WALLA WALLA - Inclement weather left 34 of the 35 pilots participating in this year's Balloon Stampede grounded Saturday morning.
As for the one hot air balloon that did make it up, it rose only a few feet off the ground, as it was tethered the entire time.
"Balloons are pretty fragile. It's definitely a fair-weather sport," said Scott Spencer, a veteran commercial balloonist, as he scanned the sky pointing out the virga.
The vertical streaks of precipitation hanging down from clouds wreak havoc on any balloonist who attempts to fly in or near them.
"A hot air balloon is not like an airplane. We need to know what the weather is right now where we are," Spencer said.
While the cancelation of the balloon launch was a letdown for pilots and spectators, the chance to mill about at ground level was an opportunity to catch up on some of the lesser known facts about ballooning, including the costs.
In addition to the thousands spent to purchase the hot air balloon, pilots must pay for insurance, a pilot's license, travel expenses, propane and yearly inspections.
But temperature and the sun are among the more costly factors.
Heat and ultraviolet rays wear out the costly envelopes, often making them unusable after only a few years.
"They wear out so you either sell them to someone, repair them or let them die," Balloon Stampede co-founder Mick Vale said.
For a balloon to lift with force, the temperature inside the envelope has to be considerably hotter than the outside.
The general rule is that at sea level on a 60-degree day, the temperature inside the envelope would have to be 150 degrees Fahrenheit to give adequate lift.
As more riders are added to the gondola, the heat must be increased, thus increasing the wear on the envelope.
With an average life span of 200 to 300 hours, most balloons are ready to be replaced in about five years, depending on how much time, weight and heat they experienced.
"That's what makes it so damn expensive. The balloons don't last," Spencer said.
Newer materials are stretching the life of balloons to 600-700 hours, which would be about a 20-year lifespan for a hobby balloonist who flies 30 hours a season, Spencer said.
Most hot air balloons range in size from 60-80 feet, can hold around 77,000 cubic feet of air, contain about 1,600 square yards of fabric, 2,500 feet of reinforcing tape, 6-8 miles of thread and are generally sewed with a French felled seam.
Kemp Lindsey of Boise, Idaho, was once a distributor for a U.S. balloon maker.
He estimated a new balloon, gondola and burner can be purchased for as little as $25,000 to $30,000, or a lot more, especially if you are buying an art balloon.
Art balloons are envelopes with designs airbrushed or hand painted on the side.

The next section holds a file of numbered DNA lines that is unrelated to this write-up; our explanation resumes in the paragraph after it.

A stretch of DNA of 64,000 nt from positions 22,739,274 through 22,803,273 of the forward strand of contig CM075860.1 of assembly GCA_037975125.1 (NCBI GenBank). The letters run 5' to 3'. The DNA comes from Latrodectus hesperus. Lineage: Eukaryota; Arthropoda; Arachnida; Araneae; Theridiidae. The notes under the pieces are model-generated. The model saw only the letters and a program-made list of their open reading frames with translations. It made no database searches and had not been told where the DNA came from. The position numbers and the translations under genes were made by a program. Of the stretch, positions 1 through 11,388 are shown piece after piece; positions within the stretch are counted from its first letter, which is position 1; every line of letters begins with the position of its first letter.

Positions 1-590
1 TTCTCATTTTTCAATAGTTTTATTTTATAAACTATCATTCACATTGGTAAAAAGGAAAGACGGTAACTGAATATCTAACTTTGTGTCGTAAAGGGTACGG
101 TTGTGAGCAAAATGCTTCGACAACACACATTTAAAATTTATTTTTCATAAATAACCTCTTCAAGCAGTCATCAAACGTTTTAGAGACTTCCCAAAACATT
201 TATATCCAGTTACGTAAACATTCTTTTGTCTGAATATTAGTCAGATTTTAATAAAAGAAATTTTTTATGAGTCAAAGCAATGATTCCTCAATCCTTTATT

A classic example of such a balloon is the Spirt of the West, which is flying in the Balloon Stampede for the second year.
The image on the balloon is of seven cowboys and one Native American, all on horses surrounding the envelope. The 40-foot-high images are painted as if they are riding away from the balloon. The result is when the balloon is seen rising over a ridge or tree line, it looks as if giant riders are cresting the horizon.
"That's probably the best art balloon ever," Spencer said.
Spirit of the West pilot and owner Jon Seay doesn't like to share how much it cost to have the artwork created, though he said it took the artist around 2,000 hours to create and cost a "bucket full of money."
Seay did say the artwork far surpassed the cost of the balloon and was paid for by the defunct Baby Bell company known then as US West; it cost close to six figures to have painted.
"We did that when they started opening up Russia. We were going to fly it over there," Seay said.
The Spirit of the West never made it to Russia, but it has been around the world numerous times.
When US West went out of business, Seay bought the hot air balloon and continued flying it. He now has numerous balloons, including three other art balloons.
Spencer also owns two art balloons, which portray depictions of his two daughters.
"I am too embarrassed to say how much (they cost)," Spencer said.
Spencer owned his first hot air balloon at 14. Later in life he switched from a successful career in commercial aviation to an even more successful career managing numerous hot air balloons and pilots for corporate clients.
He has since semi-retired, but still operates balloons for two of the most sought after corporate sponsors: Disney and Coca-Cola.
"We are pretty blessed. We try to be humble about it. We are just very lucky," he said.
The downside of the business would be the extensive travel, which was not a downside for his wife, Laurie.
"That is the best part. And we get to meet so many people, and the friends that you make," she said.